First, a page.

# What's the correlation between treewidth and instance hardness for random 3-SAT?

This recent paper from FOCS2013, Strong Backdoors to Bounded Treewidth SAT by Gaspers and Szeider talks about the link between the treewidth of the SAT clause graph and instance hardness.

For random 3-SAT, i.e. 3-SAT instances chosen at random, what is the correlation between treewidth of the clause graph and instance hardness?

"Instance hardness" can be taken as "hard for a typical SAT solver", i.e. running time.

I am looking for either theoretical or empirical style answers or references. To my knowledge, there do not seem to be empirical studies on this. I am aware there are somewhat different ways to build SAT clause graphs, but this question is not focused on the distinction.

Maybe a natural closely related question is how treewidth of the clause graph relates to the 3-SAT phase transition.

A random k-SAT instance on $n$ variables where each variable occurs in $3$ clauses will be an expander graph, and therefore have treewidth $\theta(n)$ with high probability. This holds in the model where we fix an n and an m (with 3n = km), and pick uniformly at random a formula with n variables and m clauses such that all variables are in exactly 3 clauses. It also holds in the Erdős–Rényi model with probability set so that variables have average degree $3$.
On the other hand this density is well below the k-SAT phase transition; by the Lovasz Local Lemma all $d$-regular $k$-SAT instances are satisfiable for $4 \cdot \frac{1}{2^k} \cdot dk \leq 1$, i.e when $d \leq \frac{2^k}{4k}$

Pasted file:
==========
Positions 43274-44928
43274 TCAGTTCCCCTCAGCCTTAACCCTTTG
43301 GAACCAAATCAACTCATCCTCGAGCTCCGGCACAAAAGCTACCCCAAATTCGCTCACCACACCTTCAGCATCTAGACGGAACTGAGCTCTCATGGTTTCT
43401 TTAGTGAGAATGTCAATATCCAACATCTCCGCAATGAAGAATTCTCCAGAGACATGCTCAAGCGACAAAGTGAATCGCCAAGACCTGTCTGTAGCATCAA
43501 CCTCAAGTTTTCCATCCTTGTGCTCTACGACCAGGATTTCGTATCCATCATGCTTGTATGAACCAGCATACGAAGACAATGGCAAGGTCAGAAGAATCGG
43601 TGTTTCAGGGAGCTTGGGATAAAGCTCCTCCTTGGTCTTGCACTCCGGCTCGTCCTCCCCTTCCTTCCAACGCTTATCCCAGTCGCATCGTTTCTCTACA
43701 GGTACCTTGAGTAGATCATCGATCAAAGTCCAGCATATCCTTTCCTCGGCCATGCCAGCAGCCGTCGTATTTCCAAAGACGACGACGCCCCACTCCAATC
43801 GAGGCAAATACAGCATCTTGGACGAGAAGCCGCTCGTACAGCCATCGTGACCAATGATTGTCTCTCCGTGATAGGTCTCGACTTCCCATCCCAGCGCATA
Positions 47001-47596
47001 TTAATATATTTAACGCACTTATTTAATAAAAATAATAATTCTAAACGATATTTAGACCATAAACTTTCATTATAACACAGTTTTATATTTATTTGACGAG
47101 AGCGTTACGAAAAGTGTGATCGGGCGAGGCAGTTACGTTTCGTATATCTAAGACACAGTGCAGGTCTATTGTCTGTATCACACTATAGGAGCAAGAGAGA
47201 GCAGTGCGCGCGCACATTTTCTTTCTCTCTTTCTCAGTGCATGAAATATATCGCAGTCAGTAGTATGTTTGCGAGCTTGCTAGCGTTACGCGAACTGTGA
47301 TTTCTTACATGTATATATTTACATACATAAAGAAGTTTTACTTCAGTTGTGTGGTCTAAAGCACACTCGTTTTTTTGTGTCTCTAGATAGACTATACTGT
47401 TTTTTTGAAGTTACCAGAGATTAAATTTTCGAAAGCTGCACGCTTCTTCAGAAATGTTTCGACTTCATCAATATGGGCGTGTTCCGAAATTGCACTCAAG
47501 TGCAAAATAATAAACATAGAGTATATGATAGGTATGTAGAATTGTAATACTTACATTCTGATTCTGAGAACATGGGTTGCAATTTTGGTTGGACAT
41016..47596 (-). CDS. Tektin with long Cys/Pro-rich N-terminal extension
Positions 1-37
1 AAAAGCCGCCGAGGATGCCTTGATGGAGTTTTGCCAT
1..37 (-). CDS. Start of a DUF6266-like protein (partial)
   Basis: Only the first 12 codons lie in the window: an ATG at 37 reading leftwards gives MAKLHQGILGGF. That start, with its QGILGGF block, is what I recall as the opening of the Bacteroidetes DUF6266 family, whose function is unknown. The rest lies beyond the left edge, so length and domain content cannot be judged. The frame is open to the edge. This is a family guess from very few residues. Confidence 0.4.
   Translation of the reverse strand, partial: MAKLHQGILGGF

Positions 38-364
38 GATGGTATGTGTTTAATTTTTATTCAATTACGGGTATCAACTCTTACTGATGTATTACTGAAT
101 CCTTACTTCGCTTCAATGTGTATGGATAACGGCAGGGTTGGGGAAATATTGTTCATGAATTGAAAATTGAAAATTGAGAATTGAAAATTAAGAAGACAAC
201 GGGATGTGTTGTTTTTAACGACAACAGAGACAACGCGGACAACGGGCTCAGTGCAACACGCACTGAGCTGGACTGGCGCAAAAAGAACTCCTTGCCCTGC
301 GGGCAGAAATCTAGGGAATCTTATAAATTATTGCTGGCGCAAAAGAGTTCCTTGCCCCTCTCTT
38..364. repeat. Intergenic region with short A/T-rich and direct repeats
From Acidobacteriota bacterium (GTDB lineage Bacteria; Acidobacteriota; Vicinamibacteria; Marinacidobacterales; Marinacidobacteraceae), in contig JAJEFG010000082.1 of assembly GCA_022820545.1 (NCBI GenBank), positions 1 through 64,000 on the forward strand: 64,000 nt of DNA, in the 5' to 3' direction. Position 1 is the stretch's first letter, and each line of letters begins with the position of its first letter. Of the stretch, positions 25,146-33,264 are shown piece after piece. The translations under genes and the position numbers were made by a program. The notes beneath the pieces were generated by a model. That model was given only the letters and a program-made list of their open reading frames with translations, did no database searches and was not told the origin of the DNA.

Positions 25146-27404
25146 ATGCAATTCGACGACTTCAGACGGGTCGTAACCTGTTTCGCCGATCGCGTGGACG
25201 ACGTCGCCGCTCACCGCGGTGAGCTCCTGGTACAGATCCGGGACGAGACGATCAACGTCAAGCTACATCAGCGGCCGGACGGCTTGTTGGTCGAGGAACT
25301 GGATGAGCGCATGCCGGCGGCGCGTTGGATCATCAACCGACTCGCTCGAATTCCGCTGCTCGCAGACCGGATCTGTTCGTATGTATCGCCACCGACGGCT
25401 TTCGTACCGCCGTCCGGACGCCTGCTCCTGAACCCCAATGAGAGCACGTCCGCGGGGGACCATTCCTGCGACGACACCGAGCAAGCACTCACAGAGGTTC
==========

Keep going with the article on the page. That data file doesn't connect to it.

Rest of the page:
For the other part of your question I'd expect (but I haven't tested this so I don't really know) that SAT solvers should be able to exploit at least some of the symmetries that occur because of all the balanced separators in a bounded treewidth graph: In a k-SAT instance of treewidth $t$ there is a set of variables of size $t$ so that after you branch on these variables the formula breaks up into connected components with less than $n/2$ variables in each.
• @vzn My point is more that in the most common random models the treewidth goes through the roof way before the instances become computationally hard. On the other hand real life'' instances probably have much smaller treewidth than random ones and I sort of expect SAT solvers to take (some) advantage of this. – daniello Oct 22 '14 at 18:40